Monday, November 05, 2007

A Blast From The Past

I had a bit of an unusual assignment from a client last week. I had to find a copy of Visual Interdev. Yeah, that one.


The client in question has system that exports information from their common data model into a specialized one depending on client and purpose. Basically it dynamically crates an Access database from scratch and then copies data into it. The problem is that it does all this in VBScript. It's a ton of processing, and it all occurs in the pages life cycle. Understandably, this causes issues when the client has either a lot of data to export, or a complex destination schema. They are running into the inevitable problem now; processes are timing out.

The application is a ASP Classic web application written in notepad. For the time it was written, and the tools that were available to the developer, it's a pretty well designed and built application, but it's definitely showing its age.

The client wants to convert this to .NET, which I am 100% behind. The problem comes when a client with a system based on old technology wants to simply "convert" the application from one platform to another. The client in question hasn't indicated that this is their mind set, but I've had several clients in the past who have felt I should just be able to run their ASP Classic application through a conversion wizard and be done with it, so I'm mentally getting my ducks in a row if this turns out to be the case.

Not only does technology change, but architectural techniques and practices evolve. A design which may have made sense even five years ago can easily be rendered obsolete by changing business needs just as much by advances in technology.

The key problem with the current application is that the majority of the heavy lifting takes place in the page life cycle. Doing a "one-to-one" conversion from ASP Classic to .NET will make it run a bit faster, but you still have the underlying problem; the wrong part of the application is doing all the work. Sure, the increased performance may help for a while, but eventually there is going to be more and more data as their client base increases and they are going to have the same problem again. By performing a conversion like this the client is just reinvesting  in the wrong architecture.

In this case, it's clearly time for a ground-up redesign of the application.  Clients can often balk at this as on the surface it can present a larger investment; discovery must be done, a design phase is required and it's likely that nothing from the previous version can be salvaged.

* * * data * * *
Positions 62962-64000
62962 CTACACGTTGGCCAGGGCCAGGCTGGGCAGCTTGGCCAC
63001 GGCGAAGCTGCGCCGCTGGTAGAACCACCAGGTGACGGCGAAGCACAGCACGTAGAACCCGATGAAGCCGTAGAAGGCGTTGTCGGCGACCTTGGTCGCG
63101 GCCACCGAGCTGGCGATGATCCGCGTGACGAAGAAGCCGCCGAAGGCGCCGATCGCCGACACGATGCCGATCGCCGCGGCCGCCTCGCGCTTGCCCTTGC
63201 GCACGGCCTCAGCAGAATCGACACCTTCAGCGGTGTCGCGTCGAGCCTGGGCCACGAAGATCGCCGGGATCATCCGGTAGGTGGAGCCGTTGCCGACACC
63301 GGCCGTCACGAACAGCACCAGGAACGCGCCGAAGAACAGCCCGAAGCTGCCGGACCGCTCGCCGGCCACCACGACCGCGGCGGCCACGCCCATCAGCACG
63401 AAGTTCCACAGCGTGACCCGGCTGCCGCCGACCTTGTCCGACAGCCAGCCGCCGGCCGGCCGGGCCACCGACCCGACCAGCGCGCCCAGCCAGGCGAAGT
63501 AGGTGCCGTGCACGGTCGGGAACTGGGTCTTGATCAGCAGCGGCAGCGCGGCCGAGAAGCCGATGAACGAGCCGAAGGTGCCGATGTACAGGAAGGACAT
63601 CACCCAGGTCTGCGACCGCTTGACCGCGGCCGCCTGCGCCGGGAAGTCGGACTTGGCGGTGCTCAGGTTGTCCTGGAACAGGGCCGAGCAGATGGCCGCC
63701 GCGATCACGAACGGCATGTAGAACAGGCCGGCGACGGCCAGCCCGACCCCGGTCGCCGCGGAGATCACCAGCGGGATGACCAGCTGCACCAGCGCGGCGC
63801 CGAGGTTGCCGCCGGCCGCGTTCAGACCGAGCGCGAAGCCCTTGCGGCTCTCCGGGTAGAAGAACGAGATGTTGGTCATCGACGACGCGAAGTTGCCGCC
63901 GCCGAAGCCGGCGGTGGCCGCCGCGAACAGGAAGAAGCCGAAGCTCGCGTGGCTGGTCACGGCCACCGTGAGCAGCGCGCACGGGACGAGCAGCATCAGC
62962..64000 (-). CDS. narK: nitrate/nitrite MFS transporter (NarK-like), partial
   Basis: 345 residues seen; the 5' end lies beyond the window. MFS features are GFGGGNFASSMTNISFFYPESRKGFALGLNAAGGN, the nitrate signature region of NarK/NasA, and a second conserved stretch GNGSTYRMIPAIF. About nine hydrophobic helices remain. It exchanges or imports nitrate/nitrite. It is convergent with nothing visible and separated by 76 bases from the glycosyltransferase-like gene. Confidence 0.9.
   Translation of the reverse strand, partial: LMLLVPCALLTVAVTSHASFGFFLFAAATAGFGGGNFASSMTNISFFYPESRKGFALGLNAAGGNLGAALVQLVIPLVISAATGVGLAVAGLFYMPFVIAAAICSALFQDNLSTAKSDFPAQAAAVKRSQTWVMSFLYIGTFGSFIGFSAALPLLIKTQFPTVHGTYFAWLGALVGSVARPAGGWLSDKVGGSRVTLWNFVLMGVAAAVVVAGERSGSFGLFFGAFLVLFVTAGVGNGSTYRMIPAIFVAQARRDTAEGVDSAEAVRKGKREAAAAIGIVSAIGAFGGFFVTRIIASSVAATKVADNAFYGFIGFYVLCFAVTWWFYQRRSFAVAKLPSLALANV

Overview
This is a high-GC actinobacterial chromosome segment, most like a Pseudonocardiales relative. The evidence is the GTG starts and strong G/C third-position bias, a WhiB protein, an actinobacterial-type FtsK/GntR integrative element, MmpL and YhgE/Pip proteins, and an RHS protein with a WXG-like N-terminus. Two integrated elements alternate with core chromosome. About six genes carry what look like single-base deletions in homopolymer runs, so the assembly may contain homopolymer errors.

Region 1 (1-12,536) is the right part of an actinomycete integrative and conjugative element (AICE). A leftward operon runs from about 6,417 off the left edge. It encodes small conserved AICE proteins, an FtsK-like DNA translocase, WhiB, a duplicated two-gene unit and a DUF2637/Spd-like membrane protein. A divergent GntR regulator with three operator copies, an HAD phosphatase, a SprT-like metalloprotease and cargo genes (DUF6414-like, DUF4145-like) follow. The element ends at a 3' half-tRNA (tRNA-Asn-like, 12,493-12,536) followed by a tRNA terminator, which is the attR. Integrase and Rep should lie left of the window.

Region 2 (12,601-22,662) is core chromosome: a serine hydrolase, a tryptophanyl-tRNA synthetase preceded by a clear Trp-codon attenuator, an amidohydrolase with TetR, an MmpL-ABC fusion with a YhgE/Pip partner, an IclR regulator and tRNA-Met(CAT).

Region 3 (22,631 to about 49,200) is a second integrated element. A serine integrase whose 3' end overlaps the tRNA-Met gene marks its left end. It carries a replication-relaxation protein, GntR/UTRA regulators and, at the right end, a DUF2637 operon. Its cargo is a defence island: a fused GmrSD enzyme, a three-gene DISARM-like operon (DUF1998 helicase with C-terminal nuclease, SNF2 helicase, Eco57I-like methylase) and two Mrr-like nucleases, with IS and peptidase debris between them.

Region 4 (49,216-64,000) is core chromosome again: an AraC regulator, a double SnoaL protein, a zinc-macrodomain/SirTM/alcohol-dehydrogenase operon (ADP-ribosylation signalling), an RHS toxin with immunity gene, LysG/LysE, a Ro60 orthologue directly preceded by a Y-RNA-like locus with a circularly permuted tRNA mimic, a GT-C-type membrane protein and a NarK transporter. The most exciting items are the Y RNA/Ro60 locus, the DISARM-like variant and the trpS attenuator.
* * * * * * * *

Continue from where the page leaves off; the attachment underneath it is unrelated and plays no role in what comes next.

But this situation also presents a lot potential positives that may sway a client as well. For one thing, the promise of a system that will grow with the business, not require the business to grow around it. An opportunity to overhaul the user experience may be a way to increase productivity. Perhaps your client have been clamoring for services that your current architecture can't support. Now is the time to look into including these and perhaps introducing new revenue streams. There are lots of ways to find ROI (besides just "Oh, it will work better") in situations like these, and it's very important to find these to make the redesign attractive to the client.


D. Lambert said...

I know it's not as sexy as a rewrite, but can you just split out the DB creation and run that asynchronously?

blindman said...

Clients are often reluctant to fund development projects that duplicate existing functionality, even for gains in performance.
But new development techniques and improved data structures usually give expanded access to the data. So sell the client not only on the performance improvement, but on new functionality that may benefit their bottom line or their relationships with their customers.

James Bender said...

I should point out that the client in question realizes the perdicament they are in, and has resigned themselves to the fact that there is going to be a re-write of some kind. I was just attempting to point out that clients in general need to understand the difference and benefits of a "re-write" as opposed to a "simple port." We've all been there before... :)


We've looked into that as far as creating DTS packages and stored procedures. The problems come from the fact that the data structure on the Access (destination) side is so dynamic that it's difficult to write a package that can give the flexability needed.

We also thought about putting the process either in a COM component or behind a service, but there are issues with that, and the client would rather put that money towards a re-build.

I a BIG fan the asynchrons idea (WCF makes it super easy!) and the client was very excited a couple weeks ago when I pointed out that doing it that way would allow his employees to keep working while these exports are running. More ROI!


Isn't that kinda what I said... You know, towards the end? ;)

D. Lambert said...

If the db is really dynamic, just build it from scratch. ADO makes that pretty easy.

James Bender said...


Using ADO to create new database now, the big problem is move the large amount of data during the page load event. It's causing timeouts.